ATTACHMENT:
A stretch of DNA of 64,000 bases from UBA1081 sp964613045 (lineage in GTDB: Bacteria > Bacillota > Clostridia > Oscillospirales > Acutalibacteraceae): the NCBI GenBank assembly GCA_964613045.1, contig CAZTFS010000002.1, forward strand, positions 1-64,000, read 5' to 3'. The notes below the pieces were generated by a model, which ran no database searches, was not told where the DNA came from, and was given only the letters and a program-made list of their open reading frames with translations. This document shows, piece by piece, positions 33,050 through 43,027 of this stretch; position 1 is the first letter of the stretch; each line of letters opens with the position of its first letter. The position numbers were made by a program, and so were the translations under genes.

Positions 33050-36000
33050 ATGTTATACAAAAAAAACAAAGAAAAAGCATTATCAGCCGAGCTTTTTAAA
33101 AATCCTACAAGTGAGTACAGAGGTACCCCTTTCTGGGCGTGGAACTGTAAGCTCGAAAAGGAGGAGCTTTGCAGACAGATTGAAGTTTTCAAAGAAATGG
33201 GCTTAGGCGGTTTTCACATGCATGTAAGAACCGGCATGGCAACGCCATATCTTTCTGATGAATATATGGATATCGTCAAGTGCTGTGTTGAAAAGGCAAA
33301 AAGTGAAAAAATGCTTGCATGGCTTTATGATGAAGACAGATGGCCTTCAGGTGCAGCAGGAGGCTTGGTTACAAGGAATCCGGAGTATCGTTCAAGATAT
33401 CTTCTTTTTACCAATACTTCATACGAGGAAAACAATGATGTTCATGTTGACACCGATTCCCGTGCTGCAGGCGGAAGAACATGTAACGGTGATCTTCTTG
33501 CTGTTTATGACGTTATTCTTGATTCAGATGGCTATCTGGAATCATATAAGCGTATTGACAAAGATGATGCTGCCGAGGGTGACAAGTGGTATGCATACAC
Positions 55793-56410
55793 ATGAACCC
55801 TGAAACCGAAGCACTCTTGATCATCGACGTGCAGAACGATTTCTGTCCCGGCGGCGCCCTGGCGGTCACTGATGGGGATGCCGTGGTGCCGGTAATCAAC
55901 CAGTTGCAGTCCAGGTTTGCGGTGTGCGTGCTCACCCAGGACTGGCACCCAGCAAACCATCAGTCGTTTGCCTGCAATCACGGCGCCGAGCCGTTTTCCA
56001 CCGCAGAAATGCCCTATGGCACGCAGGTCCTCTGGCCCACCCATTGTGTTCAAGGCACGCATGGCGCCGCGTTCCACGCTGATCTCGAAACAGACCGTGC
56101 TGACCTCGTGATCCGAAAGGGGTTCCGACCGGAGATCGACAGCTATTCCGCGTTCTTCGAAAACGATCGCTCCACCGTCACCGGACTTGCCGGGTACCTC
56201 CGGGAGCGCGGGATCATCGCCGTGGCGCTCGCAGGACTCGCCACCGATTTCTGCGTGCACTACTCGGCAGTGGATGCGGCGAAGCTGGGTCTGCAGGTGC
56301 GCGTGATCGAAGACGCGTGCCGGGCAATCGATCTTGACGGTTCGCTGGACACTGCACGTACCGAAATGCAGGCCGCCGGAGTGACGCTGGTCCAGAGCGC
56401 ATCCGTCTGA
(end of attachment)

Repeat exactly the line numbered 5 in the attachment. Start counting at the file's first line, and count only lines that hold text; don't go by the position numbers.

33201 GCTTAGGCGGTTTTCACATGCATGTAAGAACCGGCATGGCAACGCCATATCTTTCTGATGAATATATGGATATCGTCAAGTGCTGTGTTGAAAAGGCAAA